"Estrogen is a mood elevator, it works in the brain to maintain interest in sex, but it also works at the level of the genitals, helping to increase sensation and just making sex more pleasurable," says Corio.
Without it, she says, not only can desire take a dive, vaginal tissue begins to dry and shrink. As a result, intercourse can become uncomfortable, or even painful. Problems with desire, say experts, are easy to understand.
"Who wants to make love when making love hurts?" asks Goldstein.
Moreover, he says, avoiding sex because of pain only leads to more pain. The old "use or lose it" theory really does apply.
"From a strictly physical standpoint, the less sex you have the more painful it is when you try to have it," he says.
Put the Sizzle in Sex
While estrogen levels are important, the latest research shows that the male hormone testosterone also plays a role in a woman's sex drive. Though present in only tiny amounts, some doctors say it's the seasoning that makes her sex drive sizzle.
Moreover, when levels become erratic, as they do at midlife, that sizzle can fizzle fast.
"There are a lot of physical reasons a woman can experience a decrease in sexual desire. But for many women who are otherwise healthy, a drop in testosterone that occurs at midlife is the reason," says Braunstein, who is one of the nation's leading researchers on testosterone treatment in women.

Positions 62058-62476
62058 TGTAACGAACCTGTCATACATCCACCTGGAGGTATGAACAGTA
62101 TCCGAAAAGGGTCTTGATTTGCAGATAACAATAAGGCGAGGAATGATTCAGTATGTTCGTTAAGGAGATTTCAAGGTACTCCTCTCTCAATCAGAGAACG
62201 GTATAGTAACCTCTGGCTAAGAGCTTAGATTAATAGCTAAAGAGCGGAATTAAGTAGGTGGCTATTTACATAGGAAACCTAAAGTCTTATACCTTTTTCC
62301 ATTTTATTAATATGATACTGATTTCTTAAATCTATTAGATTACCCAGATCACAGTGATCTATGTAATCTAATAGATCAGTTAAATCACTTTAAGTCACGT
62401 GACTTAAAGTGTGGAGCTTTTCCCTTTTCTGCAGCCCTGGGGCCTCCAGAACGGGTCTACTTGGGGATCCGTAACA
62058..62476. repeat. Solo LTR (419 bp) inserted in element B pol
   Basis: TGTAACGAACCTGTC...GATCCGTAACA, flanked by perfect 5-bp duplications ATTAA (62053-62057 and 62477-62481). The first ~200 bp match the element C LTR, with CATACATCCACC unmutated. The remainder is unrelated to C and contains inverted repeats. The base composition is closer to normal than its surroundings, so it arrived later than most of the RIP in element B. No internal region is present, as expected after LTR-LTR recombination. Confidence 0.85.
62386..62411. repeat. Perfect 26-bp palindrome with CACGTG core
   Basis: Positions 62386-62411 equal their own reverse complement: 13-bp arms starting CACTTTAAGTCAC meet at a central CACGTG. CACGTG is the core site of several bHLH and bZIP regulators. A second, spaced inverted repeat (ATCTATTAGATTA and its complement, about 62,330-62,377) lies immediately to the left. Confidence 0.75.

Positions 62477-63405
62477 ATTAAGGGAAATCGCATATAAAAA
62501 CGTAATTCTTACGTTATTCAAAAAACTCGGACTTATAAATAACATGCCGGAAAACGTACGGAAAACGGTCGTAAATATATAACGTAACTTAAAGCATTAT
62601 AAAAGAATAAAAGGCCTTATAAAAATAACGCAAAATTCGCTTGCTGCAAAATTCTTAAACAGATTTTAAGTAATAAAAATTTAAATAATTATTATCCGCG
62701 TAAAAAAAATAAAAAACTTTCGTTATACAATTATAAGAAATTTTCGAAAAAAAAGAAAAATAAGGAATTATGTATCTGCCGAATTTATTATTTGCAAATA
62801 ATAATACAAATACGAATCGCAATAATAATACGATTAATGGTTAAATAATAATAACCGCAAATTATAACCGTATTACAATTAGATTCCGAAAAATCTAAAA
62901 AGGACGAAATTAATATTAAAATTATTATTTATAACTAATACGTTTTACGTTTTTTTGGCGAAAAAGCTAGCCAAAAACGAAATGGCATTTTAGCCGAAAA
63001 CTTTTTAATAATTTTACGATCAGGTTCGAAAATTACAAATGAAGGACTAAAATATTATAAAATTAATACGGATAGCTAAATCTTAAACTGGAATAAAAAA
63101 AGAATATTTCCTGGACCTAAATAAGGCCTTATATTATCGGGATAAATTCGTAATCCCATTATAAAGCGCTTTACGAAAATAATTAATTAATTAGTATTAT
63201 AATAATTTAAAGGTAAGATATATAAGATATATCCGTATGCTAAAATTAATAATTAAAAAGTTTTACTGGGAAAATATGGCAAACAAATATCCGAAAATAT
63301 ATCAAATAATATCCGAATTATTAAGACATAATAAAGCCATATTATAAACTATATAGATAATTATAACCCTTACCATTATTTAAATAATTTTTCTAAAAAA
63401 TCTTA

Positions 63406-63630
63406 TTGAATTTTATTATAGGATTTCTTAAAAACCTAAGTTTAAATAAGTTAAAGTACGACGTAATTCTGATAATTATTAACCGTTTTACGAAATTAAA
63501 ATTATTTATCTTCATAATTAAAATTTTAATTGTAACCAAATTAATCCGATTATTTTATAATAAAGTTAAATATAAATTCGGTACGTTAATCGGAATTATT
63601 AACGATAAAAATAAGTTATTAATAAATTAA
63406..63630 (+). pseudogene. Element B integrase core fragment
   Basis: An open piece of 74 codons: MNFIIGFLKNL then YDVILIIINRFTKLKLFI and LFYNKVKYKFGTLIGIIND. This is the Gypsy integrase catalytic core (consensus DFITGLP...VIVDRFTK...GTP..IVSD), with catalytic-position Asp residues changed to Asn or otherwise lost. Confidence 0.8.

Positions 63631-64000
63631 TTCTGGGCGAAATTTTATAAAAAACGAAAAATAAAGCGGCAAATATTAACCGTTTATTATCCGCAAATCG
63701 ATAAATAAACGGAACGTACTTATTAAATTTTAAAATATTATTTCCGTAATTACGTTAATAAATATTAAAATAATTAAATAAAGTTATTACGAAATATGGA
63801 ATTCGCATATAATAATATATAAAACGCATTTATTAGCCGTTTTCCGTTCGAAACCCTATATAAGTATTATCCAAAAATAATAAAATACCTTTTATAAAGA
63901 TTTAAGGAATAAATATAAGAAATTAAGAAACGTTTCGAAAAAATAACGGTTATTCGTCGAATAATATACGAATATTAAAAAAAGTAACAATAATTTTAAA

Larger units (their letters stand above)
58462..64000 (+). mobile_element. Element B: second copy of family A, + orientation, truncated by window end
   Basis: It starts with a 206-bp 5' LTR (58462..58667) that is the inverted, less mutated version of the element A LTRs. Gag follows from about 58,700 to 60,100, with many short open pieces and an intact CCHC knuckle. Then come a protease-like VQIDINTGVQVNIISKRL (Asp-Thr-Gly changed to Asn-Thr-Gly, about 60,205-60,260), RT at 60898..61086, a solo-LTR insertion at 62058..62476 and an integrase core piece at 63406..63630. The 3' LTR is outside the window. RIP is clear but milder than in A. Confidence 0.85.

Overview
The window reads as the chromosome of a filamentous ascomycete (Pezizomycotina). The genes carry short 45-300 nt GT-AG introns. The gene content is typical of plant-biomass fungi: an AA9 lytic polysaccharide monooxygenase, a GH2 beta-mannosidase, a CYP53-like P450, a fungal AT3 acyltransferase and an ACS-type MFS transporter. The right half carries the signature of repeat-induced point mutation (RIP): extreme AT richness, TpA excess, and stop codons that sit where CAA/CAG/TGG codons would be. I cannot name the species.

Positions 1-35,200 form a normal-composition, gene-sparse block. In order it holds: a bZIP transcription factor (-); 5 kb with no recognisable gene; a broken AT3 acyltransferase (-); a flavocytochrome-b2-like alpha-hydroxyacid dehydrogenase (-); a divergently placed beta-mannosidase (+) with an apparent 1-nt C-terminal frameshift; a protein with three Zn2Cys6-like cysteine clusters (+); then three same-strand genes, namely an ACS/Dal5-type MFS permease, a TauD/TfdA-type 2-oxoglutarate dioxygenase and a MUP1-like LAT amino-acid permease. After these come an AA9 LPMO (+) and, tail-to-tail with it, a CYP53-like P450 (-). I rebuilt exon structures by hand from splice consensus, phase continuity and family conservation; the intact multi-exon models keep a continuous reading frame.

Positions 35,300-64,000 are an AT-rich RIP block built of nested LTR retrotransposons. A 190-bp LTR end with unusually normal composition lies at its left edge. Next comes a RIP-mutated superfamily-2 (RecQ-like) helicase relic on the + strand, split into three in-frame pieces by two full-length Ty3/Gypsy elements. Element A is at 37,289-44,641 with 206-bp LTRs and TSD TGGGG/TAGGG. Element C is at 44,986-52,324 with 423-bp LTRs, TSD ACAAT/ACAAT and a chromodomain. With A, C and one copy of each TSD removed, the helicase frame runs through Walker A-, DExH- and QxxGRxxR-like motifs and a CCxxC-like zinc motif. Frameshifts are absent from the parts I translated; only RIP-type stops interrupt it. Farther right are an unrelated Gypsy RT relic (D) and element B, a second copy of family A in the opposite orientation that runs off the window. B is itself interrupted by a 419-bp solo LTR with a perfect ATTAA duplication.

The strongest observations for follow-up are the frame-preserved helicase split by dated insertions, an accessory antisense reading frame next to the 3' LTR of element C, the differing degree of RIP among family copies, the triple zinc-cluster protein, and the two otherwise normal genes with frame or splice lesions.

Complicating matters further, studies show that sometimes the very treatments women take to control midlife symptoms -- such as HRT or low-dose birth control pills -- can actually disrupt desire by robbing the body of testosterone.
"When these hormones are taken orally, they are metabolized by the liver, which in turn puts out a protein that binds to testosterone, causing a deficiency," says Braunstein. This, he says, can also be true for younger women using birth control pills for contraception.
And while in younger women the answer may be to simply switch brands of birth control pills, in women over 40, Braunstein says, adding tiny amounts of testosterone back into the body is the solution.
But not everyone agrees. Goldstein says the jury is still out on whether it really can help or even if it's safe. And the FDA advisory panel ruled that the testosterone patch for women needed more safety data before approval is granted.
Still, many doctors do prescribe testosterone "off label" -- frequently turning to drugs like Estratest, a combination estrogen-testosterone prescription approved for hot flashes and other menopause symptoms. But if you're at all worried about taking estrogen, experts say this is not the drug for you.
Finding Your Mojo Again
Admittedly, there are far more options for men seeking to rediscover their libido than there are for women trying to find theirs. In fact, despite rumors -- and even some early clinical evidence -- that Viagra can encourage both genders to jump in the van and head for the all-night love fest, studies show it had disappointing results in